Note that Jonas' DCF model suppoerting his $280 PT goes out 15 years and derives half of its value in the residual value. So if more than half the value is derived from where Tesla sits 15 years from now, we really need to keep our eye on longterm business development. So when an issue like FX risk comes along, we should be asking how does Tesla address this for long term growth. Naturally, the stock price will overreact to lots of transitory issues and Tesla investors will want to have the perspective to buy on weakness while the longterm prospects are strong.
     
  11. breser

    breser AutoPilot Nostradamus

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    Just thought I'd point out that there is a larger time lag between the price being set and Tesla actually getting paid than you seem to be implying. Tesla sets price when you order the car. If they change their pricing by the time you receive and pay for the car it doesn't matter, you pay what the pricing was when you ordered. For international orders there can be a significant lag in there. This of course can benefit Tesla if conditions (price, FX) move against the customer. But it can also hurt Tesla.

    They could of course change this behavior, but it wouldn't be something they can do quickly because it's specified in their contracts with purchasers.
     
  12. jhm

    jhm Active Member

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    Agreed, and for such short term risks there are financial hedges Tesla could use. Perhaps someone more knowledgeable on Tesla's balance sheet could tell us what hedges Tesla is actually using if any.

    I wonder how many on-the-fence buyers in the Euro Zone are placing orders for the Model S now before the prices go up. If I were in that situation, I'd want to lock it in ASAP.
     
  13. chickensevil

    chickensevil Active Member

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    Given their comments from the last ER about this very subject, it sounded like they aren't hedging currency at all. They just adjust the price as they need to. There was a good 6 months where they were making money on the exchange rates, they lowered the price, then a good 6 months where they were losing money on the exchange rates, so they raised the price. I am sure it will be a bit of back and forth like that going forward.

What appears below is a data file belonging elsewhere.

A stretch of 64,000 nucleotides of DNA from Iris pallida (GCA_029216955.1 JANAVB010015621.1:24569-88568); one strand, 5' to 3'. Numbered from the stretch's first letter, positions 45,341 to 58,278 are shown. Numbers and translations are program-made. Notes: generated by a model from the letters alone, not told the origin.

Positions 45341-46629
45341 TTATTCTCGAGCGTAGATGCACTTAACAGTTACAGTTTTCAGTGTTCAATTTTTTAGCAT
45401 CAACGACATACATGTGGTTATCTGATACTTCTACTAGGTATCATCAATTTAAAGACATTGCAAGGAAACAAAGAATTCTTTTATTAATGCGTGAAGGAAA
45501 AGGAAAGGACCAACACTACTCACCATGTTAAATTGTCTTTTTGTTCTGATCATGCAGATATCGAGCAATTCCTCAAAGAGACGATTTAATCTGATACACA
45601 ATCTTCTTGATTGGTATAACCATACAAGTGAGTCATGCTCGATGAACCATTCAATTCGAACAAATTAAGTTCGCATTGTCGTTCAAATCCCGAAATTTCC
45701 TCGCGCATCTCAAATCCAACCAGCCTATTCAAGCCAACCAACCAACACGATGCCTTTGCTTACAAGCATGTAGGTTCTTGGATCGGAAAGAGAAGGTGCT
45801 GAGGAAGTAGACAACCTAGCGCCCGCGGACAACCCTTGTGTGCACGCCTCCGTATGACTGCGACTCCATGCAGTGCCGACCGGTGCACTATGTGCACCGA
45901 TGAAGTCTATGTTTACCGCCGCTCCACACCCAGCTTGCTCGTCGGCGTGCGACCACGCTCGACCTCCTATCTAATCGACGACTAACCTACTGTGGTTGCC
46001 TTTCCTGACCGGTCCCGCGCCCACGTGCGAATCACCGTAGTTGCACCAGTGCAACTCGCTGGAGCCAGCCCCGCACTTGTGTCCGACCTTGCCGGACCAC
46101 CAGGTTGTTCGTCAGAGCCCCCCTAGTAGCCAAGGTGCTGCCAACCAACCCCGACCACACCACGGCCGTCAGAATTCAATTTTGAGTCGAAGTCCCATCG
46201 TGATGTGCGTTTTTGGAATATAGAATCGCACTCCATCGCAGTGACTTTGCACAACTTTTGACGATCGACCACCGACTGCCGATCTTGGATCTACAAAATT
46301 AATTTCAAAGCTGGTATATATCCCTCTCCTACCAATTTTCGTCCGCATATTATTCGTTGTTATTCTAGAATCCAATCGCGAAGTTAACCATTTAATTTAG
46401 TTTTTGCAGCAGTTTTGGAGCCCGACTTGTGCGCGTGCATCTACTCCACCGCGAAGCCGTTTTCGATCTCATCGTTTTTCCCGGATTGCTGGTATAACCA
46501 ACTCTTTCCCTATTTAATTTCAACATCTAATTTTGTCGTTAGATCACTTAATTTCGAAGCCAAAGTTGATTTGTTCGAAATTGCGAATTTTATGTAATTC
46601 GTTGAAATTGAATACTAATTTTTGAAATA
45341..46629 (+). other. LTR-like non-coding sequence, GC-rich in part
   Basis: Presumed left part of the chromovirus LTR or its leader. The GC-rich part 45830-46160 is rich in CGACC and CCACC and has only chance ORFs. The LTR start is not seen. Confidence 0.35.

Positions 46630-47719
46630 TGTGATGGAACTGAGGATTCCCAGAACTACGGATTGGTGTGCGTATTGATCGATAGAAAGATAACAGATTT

14. Auzie

    Auzie Tree Hugger Member

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    jhm, sorry for a late reply that comes after a few pages, that is due to a time difference, makes for an awkward discussion.

    My main concern regarding $ appreciation is a loss of revenue for Tesla. As Breser correctly pointed out, there is a long lag between car orders and delivery. People that ordered months ago will pay in their local currency which is now worth less in $. This effect will become more and more pronounced as Tesla derives more revenue from exports. $ exchange rate did not matter in 2013 when most cars were sold for $.

    In cases of currency appreciation, market recognizes this loss of export revenue and reacts accordingly. That has not happened with Tesla yet as Tesla was not large exporter in the past.

    Going forward, the $ appreciation and Euro weakening can not be ignored by Tesla. This issue is very simply resolved by selling cars in $, however that is not a practice when selling cars. Hedging is expensive and cumbersome. The solution may be, as you pointed out, to make cars in markets that buy them.

    Regarding demand for Tesla cars, I think that if Tesla keeps up their impeccable brand by making great cars, they will always have enough customers.
     
  15. eepic

    eepic Member

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    I recall looking into why the Model S didn't qualify for NAFTA exemptions for Canada, it's something like 45% North American made by value (I think this was as of late 2013), just missing the 50% threshold for exemption. I recall a large line item was the battery cells imported from Japan. If there is anything in the MS from Canada or Mexico, then the US content would be just below that.

    If there's a discrepancy between this number and Elon's recent comments in Detroit with regards to parts from Michigan, it could due to any of these:
    - Elon meant number of parts, not value (or some other metric difference)
    - the breakdown has changed over time
     
  16. jhm

    jhm Active Member

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    No worries. Perhaps all this discussion of FX risk belongs in another another thread, but I'd like to toss out one more hedging idea.